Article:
How can the church repair its relationship with neurodiverse people and the LGBTQ community?

Views Julie Nichols / September 2, 2022 Print this:
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Two years ago, I discovered something I did not know— many Christian families have been forced to leave their churches because their children came out as gay or transgender. Through my work with FreedHearts, an LGBTQ-affirming nonprofit that aims to spread a “message of love, inclusion [and] belonging” between LGBTQ people and Christian churches, I have met many families who left their churches because they had to choose between upholding their LGBTQ child’s right-to-life and remaining in their parish.

I am a pediatric therapist and the Catholic parent of adult, neurodiverse children, two of whom identify as LGBTQ. As a professional, I define “neurodiverse” as describing anyone who falls on a behavioral spectrum that doesn’t fit the majority of the general population. For example, approximately one percent of the world population falls on the autism spectrum.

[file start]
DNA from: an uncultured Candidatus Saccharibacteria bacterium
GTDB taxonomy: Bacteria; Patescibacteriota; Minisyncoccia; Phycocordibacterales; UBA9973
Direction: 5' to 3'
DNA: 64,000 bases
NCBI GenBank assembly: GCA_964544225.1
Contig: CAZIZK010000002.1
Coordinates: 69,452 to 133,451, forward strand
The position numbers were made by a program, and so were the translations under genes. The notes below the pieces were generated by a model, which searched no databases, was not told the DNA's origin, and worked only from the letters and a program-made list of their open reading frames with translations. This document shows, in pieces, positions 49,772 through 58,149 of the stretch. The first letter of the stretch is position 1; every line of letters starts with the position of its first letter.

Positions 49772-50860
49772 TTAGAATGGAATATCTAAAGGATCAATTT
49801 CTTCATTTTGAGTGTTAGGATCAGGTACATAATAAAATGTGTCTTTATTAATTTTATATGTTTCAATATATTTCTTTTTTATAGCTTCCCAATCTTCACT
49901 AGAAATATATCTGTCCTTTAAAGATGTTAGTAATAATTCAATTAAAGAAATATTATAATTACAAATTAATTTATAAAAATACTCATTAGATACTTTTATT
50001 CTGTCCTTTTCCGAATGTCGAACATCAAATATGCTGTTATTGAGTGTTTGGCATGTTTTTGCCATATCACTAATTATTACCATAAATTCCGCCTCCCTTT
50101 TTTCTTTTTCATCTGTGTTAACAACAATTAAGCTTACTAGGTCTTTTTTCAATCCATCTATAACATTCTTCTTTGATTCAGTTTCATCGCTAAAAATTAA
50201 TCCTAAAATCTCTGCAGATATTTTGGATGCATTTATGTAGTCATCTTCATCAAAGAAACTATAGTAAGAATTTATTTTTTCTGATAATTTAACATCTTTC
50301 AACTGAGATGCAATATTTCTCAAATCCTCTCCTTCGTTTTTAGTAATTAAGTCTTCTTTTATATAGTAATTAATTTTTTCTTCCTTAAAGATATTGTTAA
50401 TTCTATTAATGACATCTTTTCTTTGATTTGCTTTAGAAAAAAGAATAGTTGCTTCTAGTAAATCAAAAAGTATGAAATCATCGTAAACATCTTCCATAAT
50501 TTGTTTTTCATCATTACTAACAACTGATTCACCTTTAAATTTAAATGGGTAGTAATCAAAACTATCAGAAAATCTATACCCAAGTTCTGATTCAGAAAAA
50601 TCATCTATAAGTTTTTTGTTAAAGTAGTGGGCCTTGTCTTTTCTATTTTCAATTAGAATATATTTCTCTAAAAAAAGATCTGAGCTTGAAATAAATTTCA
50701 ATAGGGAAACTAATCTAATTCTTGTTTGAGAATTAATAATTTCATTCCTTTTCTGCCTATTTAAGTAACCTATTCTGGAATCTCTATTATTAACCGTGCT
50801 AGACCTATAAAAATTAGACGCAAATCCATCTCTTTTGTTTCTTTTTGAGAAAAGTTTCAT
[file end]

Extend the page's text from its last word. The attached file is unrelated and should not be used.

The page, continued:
Interestingly, a 2021 study from the University of Cambridge also found that people on the autism spectrum are more likely to identify as LGBTQ. And through my work with FreedHearts, a large ecumenical group, I lead ministry to Catholic families with LGBTQ members to help them survive rejection and come to accept their LGBTQ children.

There is an overlap between the disability world and the LGBTQ community. The transgender experience, for example, is anywhere from three to nine times more prevalent in families with neurodiverse or autistic children, such as in my family. According to The Trevor Project, “the prevalence of autism among individuals with gender dysphoria is estimated” as somewhere between six and 25 percent.

The consensus in the medical community is that the suicide rate for LBGTQ youth is notably higher in certain religious communities than it is in more affirming Christian or secular environments. I now understand this truth after working with these families and living the LBGTQ experience as a parent.